England’s state schools will be able to decide their own term date under government plans for more school autonomy, but It could spell the end of the six-week summer holiday.
State schools can already vary the shape of the school day and from September 2015 they’ll be able to change the terms too, a flexibility that academies already enjoy, the BBC reports.
Both government and opposition are pushing for greater powers to be devolved to individual schools, though they would still have to work within a legal minimum of 190 school days each year.
The DfE said that term times should be decided by heads and not councils: “It is right that all schools are free to set their own term dates in the interests of parents and pupils.”
Critics have warned that the changes will cause problems for parents who have to pay for childcare and whose children are in different schools. The NUT’s Christine Blower said it won’t even save parents money: “Holiday companies will almost certainly just expand the period over which they charge premium rates so there will be no benefit to families, or indeed the general public who will have fewer weeks of less expensive holidays,” she said.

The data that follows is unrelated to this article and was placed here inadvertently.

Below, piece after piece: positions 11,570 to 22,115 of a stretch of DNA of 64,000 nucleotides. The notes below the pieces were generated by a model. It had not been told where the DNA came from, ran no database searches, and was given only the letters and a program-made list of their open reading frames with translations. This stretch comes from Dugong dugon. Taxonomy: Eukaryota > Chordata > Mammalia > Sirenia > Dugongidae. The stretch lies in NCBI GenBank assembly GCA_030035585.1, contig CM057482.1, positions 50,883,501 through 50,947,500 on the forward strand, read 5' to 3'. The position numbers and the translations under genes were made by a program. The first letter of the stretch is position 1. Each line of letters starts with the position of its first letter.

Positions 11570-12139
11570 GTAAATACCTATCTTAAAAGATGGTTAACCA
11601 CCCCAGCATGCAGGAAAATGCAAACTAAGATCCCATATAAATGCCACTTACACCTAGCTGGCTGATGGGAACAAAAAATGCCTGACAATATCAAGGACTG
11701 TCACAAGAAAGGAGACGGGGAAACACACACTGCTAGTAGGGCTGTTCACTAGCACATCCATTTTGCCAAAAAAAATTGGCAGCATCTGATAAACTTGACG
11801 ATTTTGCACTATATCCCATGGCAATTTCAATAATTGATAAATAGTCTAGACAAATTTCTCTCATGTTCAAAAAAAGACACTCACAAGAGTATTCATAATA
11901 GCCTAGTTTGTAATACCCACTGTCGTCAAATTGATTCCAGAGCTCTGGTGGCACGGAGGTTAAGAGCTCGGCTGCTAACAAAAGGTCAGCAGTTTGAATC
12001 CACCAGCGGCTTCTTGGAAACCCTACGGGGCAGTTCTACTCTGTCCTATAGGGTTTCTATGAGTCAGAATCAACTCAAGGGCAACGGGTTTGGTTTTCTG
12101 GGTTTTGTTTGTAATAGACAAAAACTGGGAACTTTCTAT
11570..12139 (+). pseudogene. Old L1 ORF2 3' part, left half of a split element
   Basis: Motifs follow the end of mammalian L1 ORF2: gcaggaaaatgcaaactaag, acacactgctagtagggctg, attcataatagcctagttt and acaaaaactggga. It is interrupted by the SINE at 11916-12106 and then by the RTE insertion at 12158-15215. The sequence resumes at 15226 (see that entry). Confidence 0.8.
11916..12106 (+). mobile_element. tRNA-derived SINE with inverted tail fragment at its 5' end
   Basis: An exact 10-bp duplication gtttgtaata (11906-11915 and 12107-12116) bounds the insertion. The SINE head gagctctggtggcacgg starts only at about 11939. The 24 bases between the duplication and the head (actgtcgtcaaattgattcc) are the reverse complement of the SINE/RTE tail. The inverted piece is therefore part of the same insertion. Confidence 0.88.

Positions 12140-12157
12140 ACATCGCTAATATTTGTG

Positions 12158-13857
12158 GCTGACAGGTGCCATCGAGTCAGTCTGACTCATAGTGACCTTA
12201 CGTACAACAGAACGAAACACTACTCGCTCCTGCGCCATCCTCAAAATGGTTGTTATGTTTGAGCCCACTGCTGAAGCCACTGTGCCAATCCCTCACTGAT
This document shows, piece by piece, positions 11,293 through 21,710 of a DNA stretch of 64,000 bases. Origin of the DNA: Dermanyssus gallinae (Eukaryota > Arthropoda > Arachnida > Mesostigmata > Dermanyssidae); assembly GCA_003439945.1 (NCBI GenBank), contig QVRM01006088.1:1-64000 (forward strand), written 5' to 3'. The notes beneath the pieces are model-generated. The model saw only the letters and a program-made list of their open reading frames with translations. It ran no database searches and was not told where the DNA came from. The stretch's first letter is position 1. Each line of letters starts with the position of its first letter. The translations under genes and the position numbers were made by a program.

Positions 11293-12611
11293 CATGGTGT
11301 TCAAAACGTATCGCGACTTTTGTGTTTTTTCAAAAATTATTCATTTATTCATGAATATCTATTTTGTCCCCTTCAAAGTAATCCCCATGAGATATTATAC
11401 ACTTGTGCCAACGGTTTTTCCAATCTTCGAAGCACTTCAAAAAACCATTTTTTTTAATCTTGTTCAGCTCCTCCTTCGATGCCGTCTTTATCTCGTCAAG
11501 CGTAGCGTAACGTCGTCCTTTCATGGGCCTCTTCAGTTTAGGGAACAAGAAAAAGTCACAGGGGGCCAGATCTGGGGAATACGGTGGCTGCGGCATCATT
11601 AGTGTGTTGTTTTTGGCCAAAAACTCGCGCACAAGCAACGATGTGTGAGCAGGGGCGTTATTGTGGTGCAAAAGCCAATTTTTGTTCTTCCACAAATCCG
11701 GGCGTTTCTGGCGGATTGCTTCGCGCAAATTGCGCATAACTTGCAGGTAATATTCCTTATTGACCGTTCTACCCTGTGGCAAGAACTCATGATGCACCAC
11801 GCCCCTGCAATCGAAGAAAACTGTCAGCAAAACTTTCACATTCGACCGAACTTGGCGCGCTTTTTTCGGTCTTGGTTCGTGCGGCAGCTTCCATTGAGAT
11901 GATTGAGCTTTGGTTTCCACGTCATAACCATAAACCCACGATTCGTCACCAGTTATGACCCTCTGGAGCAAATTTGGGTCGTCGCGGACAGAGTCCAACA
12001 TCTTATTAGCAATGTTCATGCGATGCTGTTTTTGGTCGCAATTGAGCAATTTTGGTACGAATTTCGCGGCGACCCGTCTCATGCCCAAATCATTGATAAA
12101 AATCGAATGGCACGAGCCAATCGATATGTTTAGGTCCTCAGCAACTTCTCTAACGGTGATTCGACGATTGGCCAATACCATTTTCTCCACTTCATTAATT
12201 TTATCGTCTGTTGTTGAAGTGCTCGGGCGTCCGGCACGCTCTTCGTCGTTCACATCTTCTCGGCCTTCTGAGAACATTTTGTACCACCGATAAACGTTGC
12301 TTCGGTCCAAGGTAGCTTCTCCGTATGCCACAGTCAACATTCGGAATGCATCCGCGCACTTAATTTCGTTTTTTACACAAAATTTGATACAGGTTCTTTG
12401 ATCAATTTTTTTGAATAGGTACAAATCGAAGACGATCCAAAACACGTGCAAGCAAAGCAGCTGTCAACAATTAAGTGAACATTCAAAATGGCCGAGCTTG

ASCL’s Brian Lightman warned that parents with siblings in different schools would still expect local schools to agree common dates, so that they could plan family holidays: “The problem will come if no one is responsible for creating a co-ordinated calendar for an area and it turns into a free-for-all,” he said, “Somebody needs to take the lead locally on deciding term dates and it makes sense for this to be the local authority, even if schools aren’t required by law to follow it.”
What do you think of the end of the six-week summer break? As a parent, will you have problems in paying for more childcare, or with your children attending different schools with varying holidays?